Edward Perronet (b. Sundridge, Kent, England, 1726; d. Canterbury, England, 1792) came from a family of Huguenots who had fled from France to England around 1680. His father was sympathetic to the cause of the Wesleys, and in 1746 Perronet and his brother became Methodist itinerant preachers. Too independent and irascible to function under anyone's supervision, Perronet differed with the Wesleys about the Methodists' relationship to the Church of England: the Wesleys wished to remain in the church and did not permit their unordained itinerant preachers to administer the sacraments. Perronet, however, did administer communion and urged the people to shun the Anglican Church. Matters became worse when he published a scathing attack on the Church of England in the satiric poem The Mitre (1757). The Wesleys were able to suppress the book and avoid wide circulation, but the damage had been done. Soon after, Perronet left the Methodists and later became the pastor of a Congregational chapel in Canterbury. During his ministry he wrote a number of hymns and Scripture versifications, which were published anonymously in three small volumes: Select Passages of the Old and New Testament, Versified (1756), A Small Collection of Hymns (1782), and Occasional Verses (1785). His "All Hail the Power of Jesus' Name" is the only hymn that remains in common use.
— Bert Polman

John Rippon (b. Tiverton, Devonshire, England, 1751; d. London, England, 1836) was pastor of the Baptist Church in Carter Lane, London; he began in 1772 as an interim pastor and then stayed for sixty-three years as head pastor. He also edited the Baptist Annual Register (1790-1802). His main contribution to hymnody was his compiling of A Selection of Hymns from the Best Authors, Intended As an Appendix to Dr. Watts’ Psalms and Hymns (1787) and A Selection of Psalm and Hymn Tunes (1791). These publications became popular in both England and America. However, later hymnologists have often been frustrated by Rippon's work because he frequently did not indicate the authors of the hymns and often altered the texts without acknowledging his changes.
— Bert Polman

Composer Information

Oliver Holden (b. Shirley, MA, 1765; d. Charlestown, MA, 1844) was reared in a small rural community and had only a minimal formal education—a few months in a "common school" in Groton, Massachusetts. He worked as a carpenter and was involved in community service in Charlestown, holding posts in the Anti-Slavery Society and serving in the Massachusetts House of Representatives. In addition he worked very profitably as a merchant and real estate dealer, and served as a Puritan lay preacher. Very interested in music, Holden became a composer and singing-school teacher in the tradition of William Billings. He was involved in publishing various tune books, including The American Harmony (1792), The Massachusetts Compiler (1795), Plain Psalmody (1800), and The Charlestown Collection of Sacred Songs (1803).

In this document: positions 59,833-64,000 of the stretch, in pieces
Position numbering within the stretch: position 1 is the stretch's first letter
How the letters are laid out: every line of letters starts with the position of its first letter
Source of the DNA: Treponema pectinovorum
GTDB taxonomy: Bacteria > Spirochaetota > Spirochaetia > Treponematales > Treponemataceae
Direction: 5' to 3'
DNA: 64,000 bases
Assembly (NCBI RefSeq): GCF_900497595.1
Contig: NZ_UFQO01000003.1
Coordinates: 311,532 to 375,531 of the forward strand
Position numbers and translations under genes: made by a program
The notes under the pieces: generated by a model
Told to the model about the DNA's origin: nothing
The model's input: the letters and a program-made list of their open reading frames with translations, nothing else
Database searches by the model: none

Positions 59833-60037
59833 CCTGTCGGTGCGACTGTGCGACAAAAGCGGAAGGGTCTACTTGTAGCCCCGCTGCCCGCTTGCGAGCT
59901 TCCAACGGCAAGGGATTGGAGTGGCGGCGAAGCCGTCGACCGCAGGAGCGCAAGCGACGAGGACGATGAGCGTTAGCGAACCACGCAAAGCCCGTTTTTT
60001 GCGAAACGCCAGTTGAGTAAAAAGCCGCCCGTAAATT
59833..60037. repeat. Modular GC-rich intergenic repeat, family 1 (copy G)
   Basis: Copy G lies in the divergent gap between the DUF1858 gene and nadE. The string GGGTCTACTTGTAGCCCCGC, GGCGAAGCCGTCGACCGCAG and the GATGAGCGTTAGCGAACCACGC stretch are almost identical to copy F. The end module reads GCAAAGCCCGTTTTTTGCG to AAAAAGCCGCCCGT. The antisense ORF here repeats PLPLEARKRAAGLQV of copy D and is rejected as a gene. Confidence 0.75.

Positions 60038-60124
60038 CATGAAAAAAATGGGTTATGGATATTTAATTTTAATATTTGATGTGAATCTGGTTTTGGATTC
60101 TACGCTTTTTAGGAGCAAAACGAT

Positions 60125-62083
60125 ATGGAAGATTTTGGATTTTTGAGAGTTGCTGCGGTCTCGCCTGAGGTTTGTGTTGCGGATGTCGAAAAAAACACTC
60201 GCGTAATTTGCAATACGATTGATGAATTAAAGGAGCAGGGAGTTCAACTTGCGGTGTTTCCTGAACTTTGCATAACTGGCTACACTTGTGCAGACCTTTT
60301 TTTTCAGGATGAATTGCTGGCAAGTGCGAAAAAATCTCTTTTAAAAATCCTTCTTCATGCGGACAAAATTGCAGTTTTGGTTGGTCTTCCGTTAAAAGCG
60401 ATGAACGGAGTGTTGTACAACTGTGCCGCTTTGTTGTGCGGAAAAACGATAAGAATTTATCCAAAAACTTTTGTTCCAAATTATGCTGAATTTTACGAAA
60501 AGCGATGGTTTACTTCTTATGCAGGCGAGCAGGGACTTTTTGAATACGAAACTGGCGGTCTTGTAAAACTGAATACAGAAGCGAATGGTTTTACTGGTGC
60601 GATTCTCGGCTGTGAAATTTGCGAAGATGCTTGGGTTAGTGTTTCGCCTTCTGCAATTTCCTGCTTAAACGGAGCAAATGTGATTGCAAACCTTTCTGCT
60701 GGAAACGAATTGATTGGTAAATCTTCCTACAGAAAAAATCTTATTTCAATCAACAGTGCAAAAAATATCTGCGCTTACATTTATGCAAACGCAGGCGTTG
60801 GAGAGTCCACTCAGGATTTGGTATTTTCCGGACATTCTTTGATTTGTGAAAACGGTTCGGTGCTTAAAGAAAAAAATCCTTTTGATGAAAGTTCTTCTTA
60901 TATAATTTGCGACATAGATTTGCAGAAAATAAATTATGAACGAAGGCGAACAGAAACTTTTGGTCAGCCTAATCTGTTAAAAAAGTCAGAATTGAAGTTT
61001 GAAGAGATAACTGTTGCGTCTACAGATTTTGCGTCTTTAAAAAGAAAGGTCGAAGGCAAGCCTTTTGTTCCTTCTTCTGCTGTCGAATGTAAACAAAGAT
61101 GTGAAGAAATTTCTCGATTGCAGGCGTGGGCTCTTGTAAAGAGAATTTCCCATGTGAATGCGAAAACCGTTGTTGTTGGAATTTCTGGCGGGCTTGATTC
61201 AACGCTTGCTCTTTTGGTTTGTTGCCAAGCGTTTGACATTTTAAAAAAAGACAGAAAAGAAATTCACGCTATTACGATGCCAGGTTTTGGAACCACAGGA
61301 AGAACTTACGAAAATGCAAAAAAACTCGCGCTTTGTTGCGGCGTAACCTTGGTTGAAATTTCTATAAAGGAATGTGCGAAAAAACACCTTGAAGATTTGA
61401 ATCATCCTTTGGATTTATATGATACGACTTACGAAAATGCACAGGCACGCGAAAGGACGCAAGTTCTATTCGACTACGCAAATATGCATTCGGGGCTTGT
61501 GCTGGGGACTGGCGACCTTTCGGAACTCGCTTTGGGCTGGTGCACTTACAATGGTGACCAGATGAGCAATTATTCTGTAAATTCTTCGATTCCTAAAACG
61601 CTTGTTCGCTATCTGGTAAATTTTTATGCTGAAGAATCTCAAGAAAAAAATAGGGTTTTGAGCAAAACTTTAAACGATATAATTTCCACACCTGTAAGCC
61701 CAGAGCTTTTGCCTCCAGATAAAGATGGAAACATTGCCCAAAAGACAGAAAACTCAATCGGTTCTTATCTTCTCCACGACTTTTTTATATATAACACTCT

— Bert Polman

Song Notes

This hymn is a declaration of praise, but it’s also much more than that. The words both declare the majesty of Christ and task us with making that majesty known to all. Like many hymns describing the glory of God and the hope that one day all people will see that glory, this hymn alludes to Philippians 2:9-11: “at the name of Jesus every knee should bow, in heaven and on earth and under the earth, and every tongue acknowledge that Jesus Christ is Lord, to the glory of God the Father.” We long for this day, and declare our hope in its arrival in the text of this hymn. But are we willing to declare that hope to those who have not heard it? The phrase, “Easier said than done” comes to mind here. After we have sung these words of victory and longing, what do we do? Do we act on those words and turn our expectancy into realities? Or do we wait for someone else to do it for us? The fourth stanza of this great hymn declares, “We’ll join the everlasting song…” Everlasting means that we are a part of that song right now—are we willing to lift our voices together to sing more than a hymn, and truly crown our God Lord of all?
— Laura de Jong